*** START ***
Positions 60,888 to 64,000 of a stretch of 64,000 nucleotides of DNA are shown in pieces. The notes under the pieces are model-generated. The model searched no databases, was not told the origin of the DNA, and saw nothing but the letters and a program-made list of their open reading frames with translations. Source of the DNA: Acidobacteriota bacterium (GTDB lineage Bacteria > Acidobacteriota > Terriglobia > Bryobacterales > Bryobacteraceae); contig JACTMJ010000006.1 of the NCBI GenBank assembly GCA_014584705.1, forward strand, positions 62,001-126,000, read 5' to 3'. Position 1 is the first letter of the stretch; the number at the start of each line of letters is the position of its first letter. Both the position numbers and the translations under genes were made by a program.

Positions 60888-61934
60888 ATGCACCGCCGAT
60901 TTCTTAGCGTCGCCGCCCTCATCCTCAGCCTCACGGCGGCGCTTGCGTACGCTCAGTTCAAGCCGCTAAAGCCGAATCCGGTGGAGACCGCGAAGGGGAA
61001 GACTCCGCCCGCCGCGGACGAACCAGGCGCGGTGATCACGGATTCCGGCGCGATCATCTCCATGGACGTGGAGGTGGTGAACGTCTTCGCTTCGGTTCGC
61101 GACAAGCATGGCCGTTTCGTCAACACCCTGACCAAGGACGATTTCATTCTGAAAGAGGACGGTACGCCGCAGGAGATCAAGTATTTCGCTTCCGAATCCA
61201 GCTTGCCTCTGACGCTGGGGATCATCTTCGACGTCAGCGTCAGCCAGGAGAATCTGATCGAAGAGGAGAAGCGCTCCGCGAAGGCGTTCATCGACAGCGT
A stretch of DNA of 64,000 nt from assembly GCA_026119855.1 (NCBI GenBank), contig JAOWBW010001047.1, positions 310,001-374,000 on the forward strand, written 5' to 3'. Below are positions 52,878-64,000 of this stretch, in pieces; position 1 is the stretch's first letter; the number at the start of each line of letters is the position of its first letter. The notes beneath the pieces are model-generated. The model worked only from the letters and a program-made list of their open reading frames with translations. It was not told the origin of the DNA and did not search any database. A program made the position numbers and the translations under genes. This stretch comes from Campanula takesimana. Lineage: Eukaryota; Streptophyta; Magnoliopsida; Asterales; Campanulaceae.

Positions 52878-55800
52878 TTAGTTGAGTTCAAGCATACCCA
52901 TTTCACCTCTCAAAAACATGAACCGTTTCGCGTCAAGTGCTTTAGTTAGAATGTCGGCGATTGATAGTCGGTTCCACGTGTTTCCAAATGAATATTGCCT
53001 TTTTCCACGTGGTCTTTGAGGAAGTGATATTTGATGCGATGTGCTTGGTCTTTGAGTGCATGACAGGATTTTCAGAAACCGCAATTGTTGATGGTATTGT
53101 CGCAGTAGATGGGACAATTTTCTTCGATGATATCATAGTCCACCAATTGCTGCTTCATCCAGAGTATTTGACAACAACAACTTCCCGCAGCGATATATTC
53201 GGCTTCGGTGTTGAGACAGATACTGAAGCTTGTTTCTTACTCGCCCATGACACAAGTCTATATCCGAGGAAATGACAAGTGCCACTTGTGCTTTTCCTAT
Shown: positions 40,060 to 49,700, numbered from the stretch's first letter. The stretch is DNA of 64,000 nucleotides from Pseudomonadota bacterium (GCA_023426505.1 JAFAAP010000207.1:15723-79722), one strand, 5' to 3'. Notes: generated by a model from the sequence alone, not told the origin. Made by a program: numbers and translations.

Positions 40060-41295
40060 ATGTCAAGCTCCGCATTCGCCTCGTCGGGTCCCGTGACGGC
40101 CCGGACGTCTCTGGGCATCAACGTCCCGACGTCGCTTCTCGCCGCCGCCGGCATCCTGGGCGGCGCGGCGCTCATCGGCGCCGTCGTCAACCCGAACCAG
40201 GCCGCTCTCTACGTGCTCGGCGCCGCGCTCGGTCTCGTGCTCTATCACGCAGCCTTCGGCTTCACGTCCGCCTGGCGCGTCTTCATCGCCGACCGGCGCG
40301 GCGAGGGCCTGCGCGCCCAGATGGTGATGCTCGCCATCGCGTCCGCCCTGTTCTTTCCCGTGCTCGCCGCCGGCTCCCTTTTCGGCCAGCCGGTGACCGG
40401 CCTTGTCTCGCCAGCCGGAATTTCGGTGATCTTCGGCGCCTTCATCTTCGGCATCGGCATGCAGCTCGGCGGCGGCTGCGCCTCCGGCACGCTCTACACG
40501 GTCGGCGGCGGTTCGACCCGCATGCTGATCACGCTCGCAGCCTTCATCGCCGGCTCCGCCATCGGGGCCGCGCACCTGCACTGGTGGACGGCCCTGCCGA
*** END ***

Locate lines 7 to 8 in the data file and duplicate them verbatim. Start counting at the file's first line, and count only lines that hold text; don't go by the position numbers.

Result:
61201 GCTTGCCTCTGACGCTGGGGATCATCTTCGACGTCAGCGTCAGCCAGGAGAATCTGATCGAAGAGGAGAAGCGCTCCGCGAAGGCGTTCATCGACAGCGT
A stretch of DNA of 64,000 nt from assembly GCA_026119855.1 (NCBI GenBank), contig JAOWBW010001047.1, positions 310,001-374,000 on the forward strand, written 5' to 3'. Below are positions 52,878-64,000 of this stretch, in pieces; position 1 is the stretch's first letter; the number at the start of each line of letters is the position of its first letter. The notes beneath the pieces are model-generated. The model worked only from the letters and a program-made list of their open reading frames with translations. It was not told the origin of the DNA and did not search any database. A program made the position numbers and the translations under genes. This stretch comes from Campanula takesimana. Lineage: Eukaryota; Streptophyta; Magnoliopsida; Asterales; Campanulaceae.